There's been some criticism of this list because the three (two plus an "honorable mention") HR listed so far weren't "meaningful" in terms of winning important games, or in pennant races or the postseason.
That wasn't the only point of doing this list, although as the list goes on, you'll see HR like that on it. I also wanted to note certain HR that were memorable (Ryne Sandberg's blast that didn't officially count on 8/8/88 was certainly memorable), or in terms of the Lou Brock HR, that were historic (Brock's HR being one of only three that were hit into the CF bleachers at the Polo Grounds in New York, and that HR, as I wrote, might have been one of the reasons that Brock was pushed even harder to become a power hitter, hastening his eventual departure from the Cubs).
Anyway, let's move on to a home run that was both memorable and important in terms of winning a game for the Cubs that had been hyped, far more than a regular season game usually is -- a Saturday afternoon Cubs-Yankees game, the second of the first Cubs-Yankees interleague series, and a pitching matchup between Roger Clemens and Kerry Wood. Rumors flew before this game that scalpers were getting as much as $1500 for what, at the time, was a top-priced $45 box seat ticket. I talked to at least one Yankee fan who had driven in from New York for the series and who had paid $500 for what was, at the time, a $20 bleacher ticket. Here's what I wrote about the game at the time on my old blog.
Both Wood and Clemens threw well -- they allowed three hits each, though Wood outdid Clemens in the strikeout category (11 K's for Wood, 5 for Clemens). In the fourth inning, Jason Giambi hit a popup to the middle of the infield, and Wood and Hee Seop Choi had a scary collision going for the ball; Choi fell to the ground, briefly motionless as an ambulance drove onto the field from the right-field gate. Amazingly, he held on to the ball for the out. Choi missed most of the rest of June with a concussion and was never really the same player when he returned -- from June 30 to the end of 2003 he hit .164/.263/.269 and after the season was traded to the Marlins for Derrek Lee, one of Jim Hendry's best trades.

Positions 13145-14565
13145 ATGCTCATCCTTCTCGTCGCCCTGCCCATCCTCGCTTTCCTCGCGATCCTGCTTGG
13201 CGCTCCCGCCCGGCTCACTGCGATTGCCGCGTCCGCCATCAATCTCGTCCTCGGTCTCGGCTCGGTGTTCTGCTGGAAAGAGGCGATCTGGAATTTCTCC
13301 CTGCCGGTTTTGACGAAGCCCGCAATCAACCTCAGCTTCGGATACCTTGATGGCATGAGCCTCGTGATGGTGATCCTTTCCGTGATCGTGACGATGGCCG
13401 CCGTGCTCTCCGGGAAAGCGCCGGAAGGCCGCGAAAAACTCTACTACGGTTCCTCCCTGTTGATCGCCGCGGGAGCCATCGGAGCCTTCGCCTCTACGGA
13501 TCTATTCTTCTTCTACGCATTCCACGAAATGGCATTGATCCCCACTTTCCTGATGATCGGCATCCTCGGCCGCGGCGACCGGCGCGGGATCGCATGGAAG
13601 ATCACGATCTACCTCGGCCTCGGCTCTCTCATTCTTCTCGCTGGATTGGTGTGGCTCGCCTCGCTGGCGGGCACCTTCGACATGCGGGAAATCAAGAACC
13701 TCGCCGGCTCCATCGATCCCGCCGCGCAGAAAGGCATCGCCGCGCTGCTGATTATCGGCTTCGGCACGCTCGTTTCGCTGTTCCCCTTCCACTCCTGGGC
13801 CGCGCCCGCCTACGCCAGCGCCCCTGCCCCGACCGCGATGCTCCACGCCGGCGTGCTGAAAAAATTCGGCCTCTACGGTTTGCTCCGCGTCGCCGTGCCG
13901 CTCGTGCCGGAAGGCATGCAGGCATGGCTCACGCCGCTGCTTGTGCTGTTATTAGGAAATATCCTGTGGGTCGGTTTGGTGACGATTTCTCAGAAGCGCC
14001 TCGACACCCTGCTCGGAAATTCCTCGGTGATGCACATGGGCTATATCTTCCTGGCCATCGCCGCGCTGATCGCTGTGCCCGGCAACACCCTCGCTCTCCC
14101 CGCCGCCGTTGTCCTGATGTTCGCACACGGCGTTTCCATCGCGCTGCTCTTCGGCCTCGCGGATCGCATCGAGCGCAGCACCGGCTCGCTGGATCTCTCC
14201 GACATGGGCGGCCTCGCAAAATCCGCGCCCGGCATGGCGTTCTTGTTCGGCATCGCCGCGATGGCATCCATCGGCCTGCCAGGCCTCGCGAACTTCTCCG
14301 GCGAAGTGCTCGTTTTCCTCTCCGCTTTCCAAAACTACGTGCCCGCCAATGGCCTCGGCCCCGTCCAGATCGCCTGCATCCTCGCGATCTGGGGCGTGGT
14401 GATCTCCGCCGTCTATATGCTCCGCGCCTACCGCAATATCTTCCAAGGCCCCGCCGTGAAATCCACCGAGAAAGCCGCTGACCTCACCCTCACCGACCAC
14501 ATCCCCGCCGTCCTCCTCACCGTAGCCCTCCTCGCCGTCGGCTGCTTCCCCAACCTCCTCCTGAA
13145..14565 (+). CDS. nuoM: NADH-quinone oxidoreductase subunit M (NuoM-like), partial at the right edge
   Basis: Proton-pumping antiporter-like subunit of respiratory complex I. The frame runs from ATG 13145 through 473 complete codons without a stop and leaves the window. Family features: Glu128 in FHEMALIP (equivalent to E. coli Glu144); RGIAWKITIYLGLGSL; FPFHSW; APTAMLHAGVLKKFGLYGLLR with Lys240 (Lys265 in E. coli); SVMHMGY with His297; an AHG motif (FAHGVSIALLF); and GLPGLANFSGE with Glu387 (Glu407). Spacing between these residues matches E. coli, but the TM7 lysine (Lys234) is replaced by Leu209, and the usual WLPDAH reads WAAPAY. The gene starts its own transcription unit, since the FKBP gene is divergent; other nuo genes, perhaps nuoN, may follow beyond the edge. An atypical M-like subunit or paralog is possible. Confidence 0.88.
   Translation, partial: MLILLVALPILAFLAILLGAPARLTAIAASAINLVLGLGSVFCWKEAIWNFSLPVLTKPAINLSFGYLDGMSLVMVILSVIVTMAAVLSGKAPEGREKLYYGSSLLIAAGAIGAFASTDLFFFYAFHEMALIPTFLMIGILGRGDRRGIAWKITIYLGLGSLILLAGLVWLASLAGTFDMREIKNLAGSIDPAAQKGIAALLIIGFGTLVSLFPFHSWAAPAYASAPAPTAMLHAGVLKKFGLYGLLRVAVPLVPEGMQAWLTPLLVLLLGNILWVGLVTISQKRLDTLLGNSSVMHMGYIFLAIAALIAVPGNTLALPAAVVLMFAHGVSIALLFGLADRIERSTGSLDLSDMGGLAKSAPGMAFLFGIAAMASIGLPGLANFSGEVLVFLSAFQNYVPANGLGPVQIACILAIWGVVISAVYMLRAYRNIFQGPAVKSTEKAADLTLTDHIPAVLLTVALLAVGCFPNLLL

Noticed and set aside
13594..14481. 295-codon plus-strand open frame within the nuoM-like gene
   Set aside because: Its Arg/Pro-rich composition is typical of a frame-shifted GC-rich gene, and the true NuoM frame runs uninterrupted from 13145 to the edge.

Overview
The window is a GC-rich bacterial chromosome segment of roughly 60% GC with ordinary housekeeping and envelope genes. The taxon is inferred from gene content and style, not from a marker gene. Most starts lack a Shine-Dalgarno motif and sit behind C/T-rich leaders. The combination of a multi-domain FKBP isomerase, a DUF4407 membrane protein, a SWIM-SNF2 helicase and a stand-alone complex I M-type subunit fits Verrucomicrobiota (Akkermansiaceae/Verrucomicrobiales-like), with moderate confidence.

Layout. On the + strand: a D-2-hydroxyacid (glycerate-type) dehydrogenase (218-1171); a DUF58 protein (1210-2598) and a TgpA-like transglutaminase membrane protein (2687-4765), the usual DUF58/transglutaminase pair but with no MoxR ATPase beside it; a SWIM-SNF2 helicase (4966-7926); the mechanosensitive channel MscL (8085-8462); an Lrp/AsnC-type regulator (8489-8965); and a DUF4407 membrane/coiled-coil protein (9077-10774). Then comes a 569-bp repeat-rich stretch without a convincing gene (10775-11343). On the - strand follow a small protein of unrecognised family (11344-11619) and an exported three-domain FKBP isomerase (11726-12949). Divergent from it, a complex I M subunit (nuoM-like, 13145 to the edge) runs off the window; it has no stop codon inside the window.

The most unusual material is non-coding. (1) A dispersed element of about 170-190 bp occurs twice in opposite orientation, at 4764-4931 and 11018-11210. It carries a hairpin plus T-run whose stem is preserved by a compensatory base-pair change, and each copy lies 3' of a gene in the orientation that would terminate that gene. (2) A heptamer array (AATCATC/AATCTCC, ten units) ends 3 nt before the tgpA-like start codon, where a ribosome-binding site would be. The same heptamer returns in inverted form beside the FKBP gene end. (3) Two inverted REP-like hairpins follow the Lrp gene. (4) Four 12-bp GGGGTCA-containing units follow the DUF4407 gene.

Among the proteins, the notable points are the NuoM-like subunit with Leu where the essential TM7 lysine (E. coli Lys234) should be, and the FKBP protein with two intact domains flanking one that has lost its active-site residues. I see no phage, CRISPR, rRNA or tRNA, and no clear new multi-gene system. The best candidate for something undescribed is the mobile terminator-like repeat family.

Oddly, this tough break for Choi wound up providing the memorable HR moment and winning the game for the Cubs, because Choi's replacement, Eric Karros, came up with one out and two runners on base in the seventh inning and the Cubs trailing 1-0 on a Hideki Matsui HR. Joe Torre came out and yanked Clemens, who had thrown only 84 pitches (Wood, in 7.2 innings that day, was allowed to throw 120 by Dusty Baker). Torre called for Juan Acevedo to face Karros, who had saved five games for the Yankees in April in Mariano Rivera's absence, but who had, since being relegated to setup duty, been awful (in 12 games from April 30, when Rivera returned, through June 1, he had allowed 17 hits and 9 walks in 13 innings and had a 9.69 ERA).
Karros was ready. He smacked Acevedo's first pitch into the LF bleachers for a 3-1 Cub lead; the Cubs tacked on two more in the 8th and won the game 5-2. Torre also used Acevedo the next day against the Cubs; again he threw poorly, and two days later the Yankees released him.
Karros' HR and the Cub win that day, in front of a packed, rocking house, moved the club record to 33-27 and kept them only one game behind the then division-leading Astros. It was the first of a four-game winning streak and one of the signature moments of the 2003 season, and one that cemented Karros' place in Cub lore forever.